Statehouse leaders aren’t reserving judgment on education issues until the courts decide on the constitutionality of K-12 state funding.
Instead, conservative legislators and others in Topeka are signaling through their comments and actions a keen interest in curbing spending, weakening teachers unions and using public tools to aid private schools.
Among the recent signs:
• Gov. Sam Brownback recently called for a “simplified” and “changed formula” for school finance, with budget director Shawn Sullivan saying that “we can’t continue this unsustainable path of spending on nonclassroom spending.”
• Senate President Susan Wagle, R-Wichita, seconded the governor’s call to re-examine the formula. “It’s taking most of our state money, and there’s concern we can’t continue with automatic increases that are folded within the formula,” Wagle told the Topeka Capital-Journal.
• House Speaker Ray Merrick, R-Stilwell, just removed Rep. Melissa Rooker, R-Fairway, from the House Education Committee in what she viewed as an effort to move her out of the way of leaders’ desired school cuts and ideologically conservative policy reforms. Merrick’s spokeswoman disputed that claim, but Rooker told the Prairie Village Post: “The big picture we have is a reform agenda that is intended to take us closer to the privatization of public schools. This will all be done in the name of efficiency, and ‘living within our means,’ but the fact is we’ve created this crisis ourselves.”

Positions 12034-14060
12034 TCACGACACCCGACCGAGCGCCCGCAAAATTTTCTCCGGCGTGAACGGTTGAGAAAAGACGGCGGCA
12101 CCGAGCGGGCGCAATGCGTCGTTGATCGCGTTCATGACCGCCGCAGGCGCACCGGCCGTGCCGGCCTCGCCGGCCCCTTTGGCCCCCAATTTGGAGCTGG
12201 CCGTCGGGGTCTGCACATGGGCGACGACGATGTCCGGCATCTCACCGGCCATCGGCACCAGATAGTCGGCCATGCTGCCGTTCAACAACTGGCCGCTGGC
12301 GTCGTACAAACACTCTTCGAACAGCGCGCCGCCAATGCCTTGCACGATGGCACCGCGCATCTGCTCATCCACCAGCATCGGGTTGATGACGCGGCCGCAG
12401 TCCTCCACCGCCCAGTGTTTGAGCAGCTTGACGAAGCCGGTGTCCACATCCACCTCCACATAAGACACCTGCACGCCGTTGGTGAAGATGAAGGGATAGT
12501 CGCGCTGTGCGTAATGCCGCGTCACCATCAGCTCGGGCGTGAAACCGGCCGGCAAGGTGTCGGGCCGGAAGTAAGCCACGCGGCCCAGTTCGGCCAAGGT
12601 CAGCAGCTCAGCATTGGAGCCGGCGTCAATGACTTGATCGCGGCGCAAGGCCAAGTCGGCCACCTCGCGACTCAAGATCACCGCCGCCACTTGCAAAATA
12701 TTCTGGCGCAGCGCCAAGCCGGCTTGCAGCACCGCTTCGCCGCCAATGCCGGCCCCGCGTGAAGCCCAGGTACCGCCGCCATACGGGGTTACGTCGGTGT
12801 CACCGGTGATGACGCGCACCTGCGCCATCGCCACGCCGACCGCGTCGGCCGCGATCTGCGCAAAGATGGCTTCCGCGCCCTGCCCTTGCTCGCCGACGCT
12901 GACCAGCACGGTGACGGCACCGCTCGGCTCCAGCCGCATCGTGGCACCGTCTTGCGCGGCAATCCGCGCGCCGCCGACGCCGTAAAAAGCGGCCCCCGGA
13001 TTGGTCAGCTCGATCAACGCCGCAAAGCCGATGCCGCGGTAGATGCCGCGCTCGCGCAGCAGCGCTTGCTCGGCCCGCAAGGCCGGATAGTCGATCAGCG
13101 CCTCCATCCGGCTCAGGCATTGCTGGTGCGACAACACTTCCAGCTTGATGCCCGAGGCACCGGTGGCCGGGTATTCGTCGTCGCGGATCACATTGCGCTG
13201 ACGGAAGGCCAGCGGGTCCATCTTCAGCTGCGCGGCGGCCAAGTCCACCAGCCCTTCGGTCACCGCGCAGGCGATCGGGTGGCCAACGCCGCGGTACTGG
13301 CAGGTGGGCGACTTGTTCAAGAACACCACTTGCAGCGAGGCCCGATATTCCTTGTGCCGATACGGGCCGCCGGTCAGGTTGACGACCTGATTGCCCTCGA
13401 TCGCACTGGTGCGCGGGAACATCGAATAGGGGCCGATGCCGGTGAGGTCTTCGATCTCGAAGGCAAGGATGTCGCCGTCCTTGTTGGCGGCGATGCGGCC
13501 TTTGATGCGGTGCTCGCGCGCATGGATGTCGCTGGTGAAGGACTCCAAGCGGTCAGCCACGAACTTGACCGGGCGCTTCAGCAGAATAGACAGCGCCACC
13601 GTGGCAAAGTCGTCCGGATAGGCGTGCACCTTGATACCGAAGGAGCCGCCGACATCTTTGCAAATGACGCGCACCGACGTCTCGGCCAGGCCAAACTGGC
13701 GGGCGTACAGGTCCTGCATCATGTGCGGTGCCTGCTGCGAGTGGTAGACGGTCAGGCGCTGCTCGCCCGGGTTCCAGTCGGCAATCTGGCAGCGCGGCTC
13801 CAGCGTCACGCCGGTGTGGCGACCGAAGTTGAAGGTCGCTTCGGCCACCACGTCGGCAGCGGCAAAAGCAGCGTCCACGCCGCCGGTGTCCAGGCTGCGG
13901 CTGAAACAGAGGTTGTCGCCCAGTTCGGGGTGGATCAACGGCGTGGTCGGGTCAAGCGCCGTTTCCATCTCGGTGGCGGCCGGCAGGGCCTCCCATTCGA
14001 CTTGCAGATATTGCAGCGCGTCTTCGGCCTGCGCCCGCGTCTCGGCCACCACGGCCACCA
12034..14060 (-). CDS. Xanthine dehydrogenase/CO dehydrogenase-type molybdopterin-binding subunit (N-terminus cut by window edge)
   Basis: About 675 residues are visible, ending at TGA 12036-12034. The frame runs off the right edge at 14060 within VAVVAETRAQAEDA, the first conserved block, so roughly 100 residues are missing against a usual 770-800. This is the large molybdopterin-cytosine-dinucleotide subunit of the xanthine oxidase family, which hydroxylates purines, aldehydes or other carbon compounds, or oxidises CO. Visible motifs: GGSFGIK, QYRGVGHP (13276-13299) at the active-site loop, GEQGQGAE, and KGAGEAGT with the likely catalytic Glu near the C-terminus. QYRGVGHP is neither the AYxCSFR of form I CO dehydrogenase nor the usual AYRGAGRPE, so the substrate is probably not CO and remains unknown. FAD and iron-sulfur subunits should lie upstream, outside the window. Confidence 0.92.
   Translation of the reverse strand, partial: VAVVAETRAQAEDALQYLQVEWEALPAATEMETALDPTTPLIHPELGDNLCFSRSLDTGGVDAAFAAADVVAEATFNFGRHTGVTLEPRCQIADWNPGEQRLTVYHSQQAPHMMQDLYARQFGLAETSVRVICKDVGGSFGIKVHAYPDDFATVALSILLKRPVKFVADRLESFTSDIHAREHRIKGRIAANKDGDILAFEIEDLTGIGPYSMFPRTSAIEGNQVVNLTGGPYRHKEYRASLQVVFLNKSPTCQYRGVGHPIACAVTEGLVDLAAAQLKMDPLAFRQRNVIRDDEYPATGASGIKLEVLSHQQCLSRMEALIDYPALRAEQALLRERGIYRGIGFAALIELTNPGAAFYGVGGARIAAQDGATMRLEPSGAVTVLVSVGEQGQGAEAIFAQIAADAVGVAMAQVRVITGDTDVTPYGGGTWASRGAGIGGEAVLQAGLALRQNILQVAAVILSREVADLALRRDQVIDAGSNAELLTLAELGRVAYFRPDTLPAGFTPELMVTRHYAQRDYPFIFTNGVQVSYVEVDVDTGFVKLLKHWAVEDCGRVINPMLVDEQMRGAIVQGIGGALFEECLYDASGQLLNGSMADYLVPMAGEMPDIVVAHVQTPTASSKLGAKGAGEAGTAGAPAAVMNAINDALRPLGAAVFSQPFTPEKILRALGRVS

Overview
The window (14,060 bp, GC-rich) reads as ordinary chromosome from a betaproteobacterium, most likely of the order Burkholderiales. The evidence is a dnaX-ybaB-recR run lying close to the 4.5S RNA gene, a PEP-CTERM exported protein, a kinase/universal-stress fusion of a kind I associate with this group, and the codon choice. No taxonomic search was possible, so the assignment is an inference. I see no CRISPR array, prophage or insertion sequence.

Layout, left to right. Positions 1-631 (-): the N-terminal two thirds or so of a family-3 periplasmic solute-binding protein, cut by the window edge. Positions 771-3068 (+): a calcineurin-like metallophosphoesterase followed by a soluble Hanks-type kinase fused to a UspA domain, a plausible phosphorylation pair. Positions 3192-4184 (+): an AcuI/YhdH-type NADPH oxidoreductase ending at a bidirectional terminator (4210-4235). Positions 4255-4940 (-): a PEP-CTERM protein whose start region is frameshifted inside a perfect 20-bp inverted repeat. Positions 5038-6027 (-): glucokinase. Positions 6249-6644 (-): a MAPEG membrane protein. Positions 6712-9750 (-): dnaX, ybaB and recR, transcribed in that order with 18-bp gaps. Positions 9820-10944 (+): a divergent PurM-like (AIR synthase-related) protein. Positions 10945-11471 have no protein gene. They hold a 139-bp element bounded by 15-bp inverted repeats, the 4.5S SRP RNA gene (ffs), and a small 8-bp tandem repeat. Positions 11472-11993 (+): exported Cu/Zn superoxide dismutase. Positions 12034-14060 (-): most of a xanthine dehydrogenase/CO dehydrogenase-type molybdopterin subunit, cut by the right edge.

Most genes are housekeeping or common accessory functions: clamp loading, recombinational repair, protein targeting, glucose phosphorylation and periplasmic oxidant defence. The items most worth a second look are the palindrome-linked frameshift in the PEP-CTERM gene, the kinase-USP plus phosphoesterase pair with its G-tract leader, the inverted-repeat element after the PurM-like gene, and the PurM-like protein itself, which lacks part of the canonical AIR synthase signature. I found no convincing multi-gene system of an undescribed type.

▪ The K-12 Student Performance and Efficiency Commission again looked this month at a proposal to ban teachers from collectively bargaining on anything other than pay and hours. Its final recommendations next month also could include legislation aimed at encouraging consolidation of school district administration or sharing of administrative services, and further studying and pursuing district reorganization, districts’ cash balances and yearly performance audits.
The ideas being floated gloss over the fact that the finance formula is complex because education is complex, requiring weighted funding to balance demographics and geography. Nor does the recent talk include boosting the base state aid per pupil from the current $3,852 back to $4,400, where it was when the Great Recession hit. It once seemed fair to expect such a restoration would occur once the economy and state revenues rebounded. No more.
The reality is that the 2012-13 elimination of state income taxes for many businesses and the ongoing reductions for others have left the state with less money to spend on anything. And though Brownback dutifully avoided K-12 funding in his proposed $280 million in current-year budget cuts and fund transfers, education takes such a large chunk of the budget that it cannot be spared easily or for long. The budget cutters will go where the money is going.
Add to this mix a possible ruling from a three-judge panel in Topeka, due any day now, that the state is shortchanging schools, and Kansas may be facing not only a budget mess but a constitutional crisis. Happy New Year.
For the editorial board, Rhonda Holman